These days, every cruise ship maintains an active photography department. Anyone who has cruised will remember the display of glossy photographs of guests arriving on board, smiling with the Captain at the Welcome Aboard dinner, negotiating the gangway at each Caribbean port, smiling in the restaurant with a forkful of steak en route to one’s mouth. Now, in the era of digital, Cunard has gone a step beyond. All our photographs are available on a computer screen. In the Photo Gallery, one may search the professional photographs on one of perhaps a dozen interactive screens. I entered my name and room number and selected photos taken on the outside deck. I found my photo, taken on Day 1 at the Sail away party. From there, it was an easy step to find all related photos using facial recognition. All my photos appeared on screen and I was able to select the best and put them in a folder. If I choose, I can buy a USB stick with all my photos from this vacation.  It’s a very modern and high-tech way to handle it and I am delighted.

Arranging the photo shoot as we sailed through Gatun Lake was akin to last year’s photo shoot when we enjoyed mimosas while cruising the Amazon River. I certainly appreciated these opportunities to pose with friends while Daniel captured us on film.

As we slowly traversed Gatun Lake, we saw another cruise ship, several heavily laden container ships and a tanker or two. We waited until all the east-bound ships from the Pacific completed their ascent through Mira Flores and Pedro Miguel into Gatun Lake, and in early afternoon we began our descent to the Pacific.

Later that evening, when my room steward completed the evening service, I found a certificate on my bed, my name inscribed, the Captain’s name thereon. The certificate commemorates the transit and shows very clearly our route through Central America from Las Minas Bay in the Caribbean, through the locks, a dotted line marking our route through Gatun Lake, and the descent through Pedro Miguel and Mira Flores locks to Balboa Harbor and the Pacific Ocean. A special memento indeed.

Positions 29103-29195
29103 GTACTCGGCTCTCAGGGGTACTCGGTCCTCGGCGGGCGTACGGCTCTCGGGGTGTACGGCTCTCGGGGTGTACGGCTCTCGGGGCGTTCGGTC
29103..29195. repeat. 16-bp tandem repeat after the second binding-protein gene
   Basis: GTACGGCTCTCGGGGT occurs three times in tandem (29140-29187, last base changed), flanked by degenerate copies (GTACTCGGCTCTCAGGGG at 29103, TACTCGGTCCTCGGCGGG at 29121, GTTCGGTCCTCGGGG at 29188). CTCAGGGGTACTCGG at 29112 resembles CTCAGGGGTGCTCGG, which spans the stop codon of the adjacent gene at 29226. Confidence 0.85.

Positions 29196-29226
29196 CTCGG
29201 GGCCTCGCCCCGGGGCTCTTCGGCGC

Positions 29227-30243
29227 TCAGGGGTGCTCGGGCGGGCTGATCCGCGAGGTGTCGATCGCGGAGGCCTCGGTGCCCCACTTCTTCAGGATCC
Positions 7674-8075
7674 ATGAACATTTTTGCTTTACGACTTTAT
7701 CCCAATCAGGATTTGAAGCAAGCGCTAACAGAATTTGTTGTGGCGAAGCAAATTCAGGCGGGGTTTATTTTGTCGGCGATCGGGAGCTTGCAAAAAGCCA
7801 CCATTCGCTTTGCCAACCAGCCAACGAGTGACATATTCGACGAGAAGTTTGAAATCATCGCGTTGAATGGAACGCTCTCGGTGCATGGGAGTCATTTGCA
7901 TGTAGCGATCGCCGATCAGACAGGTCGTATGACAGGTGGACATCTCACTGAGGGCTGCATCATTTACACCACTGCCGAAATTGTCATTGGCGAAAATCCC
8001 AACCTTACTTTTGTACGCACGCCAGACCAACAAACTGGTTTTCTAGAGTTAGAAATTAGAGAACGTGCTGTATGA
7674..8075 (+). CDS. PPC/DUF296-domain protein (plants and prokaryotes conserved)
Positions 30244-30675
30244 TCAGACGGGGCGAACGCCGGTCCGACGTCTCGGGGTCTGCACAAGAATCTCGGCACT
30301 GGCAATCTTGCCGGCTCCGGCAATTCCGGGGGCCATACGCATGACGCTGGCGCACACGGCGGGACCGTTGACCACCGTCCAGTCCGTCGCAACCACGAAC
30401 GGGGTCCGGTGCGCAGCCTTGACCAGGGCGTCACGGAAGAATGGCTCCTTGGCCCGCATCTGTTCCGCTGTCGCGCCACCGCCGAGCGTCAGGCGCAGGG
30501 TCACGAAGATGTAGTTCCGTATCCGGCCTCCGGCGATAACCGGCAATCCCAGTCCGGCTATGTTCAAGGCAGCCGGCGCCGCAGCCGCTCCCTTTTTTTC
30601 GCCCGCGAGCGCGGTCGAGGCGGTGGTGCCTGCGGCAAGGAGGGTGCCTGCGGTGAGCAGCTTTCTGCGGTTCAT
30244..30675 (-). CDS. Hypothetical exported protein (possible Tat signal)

Day 8– Sea Day – En Route to Guatemala

Saturday, January 27, 2018

A cruise ship is a League of Nations, whether it be passengers or crew. On this sailing, there are about 2000 passengers, or guests as we prefer to be known. The ship is staffed by about 750 crew ranging from deck officers and crew to hotel staff.  The Captain is in complete command of all aspects of the vessel, Deck department, Medical, Technical and Hotel. Deck officers include all the management necessary to operate the vessel – Engineering, Navigation, Security and Environment.

The Hotel Department is much bigger, with a staff of hundreds. The top spot is the Hotel General Manager.  Imagine you are running one of the big New York hotels such as the Hyatt or the Waldorf Astoria. Now imagine how much more difficult your job is when you serve 12,000 meals every day even though your hotel is in the middle of a vast ocean, and suffering gale force winds.  Of course, you have a few people to help you – the Food and Beverage Manager, the Executive Chef, Bars Manager (and there are at least eight bars on this ship), Senior Maitre d’ (and there are six dining venues open every evening), Retail Manager and Cruise Director. There is also a Production Manager who is responsible for the nightly shows, a Shore Excursion Manager, a Voyage Sales Manager, Human Resources Manager and the onboard Training Manager.  Quite a staff.